Nearly a third of U.S. consumers have fallen for “negative option” scams – paying for shipping on a “free trial” or “sample,” and then unwittingly becoming victim to recurring credit card charges, according to Visa.
The deceptive marketing practice has become so pervasive that Visa has joined the Federal Trade Commission and Better Business Bureau in warning the public to be vigilant when signing up for an online offer promoting free trials or samples.
Here’s how “negative option” works:
A consumer accepts an online offer for a “free trial” or “sample,” then provides credit card information to pay for a small shipping charge. What they don’t realize is that there is a pre-checked box, normally near the bottom of a fine-print page, or buried under “Terms and Conditions,” that authorizes future charges.
Consumers are required to “un-click” or opt-out of a pre-checked terms and conditions or payment authorization box; or cancel before the trial period ends to avoid being billed on a recurring basis.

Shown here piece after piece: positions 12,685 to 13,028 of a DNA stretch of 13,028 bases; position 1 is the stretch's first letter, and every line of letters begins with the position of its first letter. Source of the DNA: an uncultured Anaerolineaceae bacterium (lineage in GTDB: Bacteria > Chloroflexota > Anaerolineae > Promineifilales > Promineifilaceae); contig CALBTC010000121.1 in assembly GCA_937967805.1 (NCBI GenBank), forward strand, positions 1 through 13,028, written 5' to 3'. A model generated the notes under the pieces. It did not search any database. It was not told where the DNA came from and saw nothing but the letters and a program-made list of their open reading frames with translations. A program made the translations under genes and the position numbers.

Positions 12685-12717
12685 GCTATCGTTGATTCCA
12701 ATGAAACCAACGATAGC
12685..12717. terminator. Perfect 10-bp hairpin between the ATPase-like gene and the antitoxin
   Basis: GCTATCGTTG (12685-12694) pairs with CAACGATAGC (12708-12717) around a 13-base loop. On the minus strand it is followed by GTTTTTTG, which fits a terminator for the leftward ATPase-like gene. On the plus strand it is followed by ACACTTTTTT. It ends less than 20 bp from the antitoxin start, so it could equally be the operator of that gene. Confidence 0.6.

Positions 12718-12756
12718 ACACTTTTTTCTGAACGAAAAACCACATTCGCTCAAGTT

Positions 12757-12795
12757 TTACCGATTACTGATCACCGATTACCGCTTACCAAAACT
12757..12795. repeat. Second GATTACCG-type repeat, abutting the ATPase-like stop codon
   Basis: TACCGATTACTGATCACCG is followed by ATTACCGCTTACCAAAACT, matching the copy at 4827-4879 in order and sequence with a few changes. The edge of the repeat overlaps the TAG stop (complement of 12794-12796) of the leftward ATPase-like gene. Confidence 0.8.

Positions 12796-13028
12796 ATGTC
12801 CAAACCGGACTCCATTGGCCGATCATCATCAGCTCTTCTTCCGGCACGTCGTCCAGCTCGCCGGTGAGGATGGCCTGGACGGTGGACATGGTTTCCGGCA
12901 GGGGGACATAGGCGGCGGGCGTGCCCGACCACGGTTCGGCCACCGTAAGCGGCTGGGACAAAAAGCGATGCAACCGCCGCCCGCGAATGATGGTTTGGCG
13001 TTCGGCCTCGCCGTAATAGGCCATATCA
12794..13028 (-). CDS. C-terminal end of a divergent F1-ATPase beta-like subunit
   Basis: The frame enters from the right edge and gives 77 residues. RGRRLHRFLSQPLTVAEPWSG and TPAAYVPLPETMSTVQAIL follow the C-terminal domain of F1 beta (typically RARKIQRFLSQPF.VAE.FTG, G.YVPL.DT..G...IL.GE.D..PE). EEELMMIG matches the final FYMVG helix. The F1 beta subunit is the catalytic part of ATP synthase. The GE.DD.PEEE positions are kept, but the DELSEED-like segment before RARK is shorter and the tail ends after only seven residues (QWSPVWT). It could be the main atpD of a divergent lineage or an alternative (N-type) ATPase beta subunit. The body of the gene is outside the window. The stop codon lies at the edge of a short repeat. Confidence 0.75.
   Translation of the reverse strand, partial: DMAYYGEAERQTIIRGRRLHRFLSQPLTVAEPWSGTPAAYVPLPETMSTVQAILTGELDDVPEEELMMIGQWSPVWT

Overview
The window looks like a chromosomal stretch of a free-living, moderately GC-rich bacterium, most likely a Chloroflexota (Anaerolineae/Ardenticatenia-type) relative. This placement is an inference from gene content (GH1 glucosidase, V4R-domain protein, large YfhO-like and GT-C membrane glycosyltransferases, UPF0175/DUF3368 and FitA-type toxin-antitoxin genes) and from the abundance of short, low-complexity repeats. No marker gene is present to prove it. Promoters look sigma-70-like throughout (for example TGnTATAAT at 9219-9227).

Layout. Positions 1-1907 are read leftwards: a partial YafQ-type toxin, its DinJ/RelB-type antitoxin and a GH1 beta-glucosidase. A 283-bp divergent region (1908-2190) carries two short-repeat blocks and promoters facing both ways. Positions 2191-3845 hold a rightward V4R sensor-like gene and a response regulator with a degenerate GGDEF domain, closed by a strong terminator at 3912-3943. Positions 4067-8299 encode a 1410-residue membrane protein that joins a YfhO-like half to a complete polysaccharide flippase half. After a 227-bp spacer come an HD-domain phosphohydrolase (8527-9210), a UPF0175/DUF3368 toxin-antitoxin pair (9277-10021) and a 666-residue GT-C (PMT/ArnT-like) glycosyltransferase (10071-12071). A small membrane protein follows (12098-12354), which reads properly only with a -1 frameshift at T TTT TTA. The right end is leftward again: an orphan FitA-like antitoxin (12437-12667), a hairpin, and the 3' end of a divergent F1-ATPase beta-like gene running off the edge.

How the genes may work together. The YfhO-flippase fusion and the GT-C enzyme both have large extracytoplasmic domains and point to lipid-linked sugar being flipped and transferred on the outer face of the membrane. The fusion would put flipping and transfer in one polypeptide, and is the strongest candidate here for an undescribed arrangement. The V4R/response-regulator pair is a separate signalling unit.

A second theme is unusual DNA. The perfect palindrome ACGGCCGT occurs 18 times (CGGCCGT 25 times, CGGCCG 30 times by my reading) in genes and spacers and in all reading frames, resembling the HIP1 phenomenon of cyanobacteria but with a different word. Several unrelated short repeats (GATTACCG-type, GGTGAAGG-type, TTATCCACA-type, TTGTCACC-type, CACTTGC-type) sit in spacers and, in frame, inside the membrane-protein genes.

“For free trials with a negative option feature, a company takes a consumer’s failure to cancel as permission to continue billing. Canceling can also be complicated by merchants with poor customer service, slow response times, and untimely refunds,” Visa says on its web page to inform consumers of the practice.
Here is Visa’s checklist of actions to help protect you from deceptive online marketing:
- Read and understand all terms and conditions. Exercise caution when a purchase involves a free trial.
- Pay particular attention to any pre-clicked boxes before submitting payment card information for an order. Failure to un-click boxes may bind the consumer to all of those terms and conditions.
- Try to resolve the situation with the merchant. If unsuccessful, contact the card issuer immediately to dispute the charge.
- Always review card statements on a regular basis for any unauthorized charges. Notify the card issuer promptly of any unusual activity or unauthorized charges.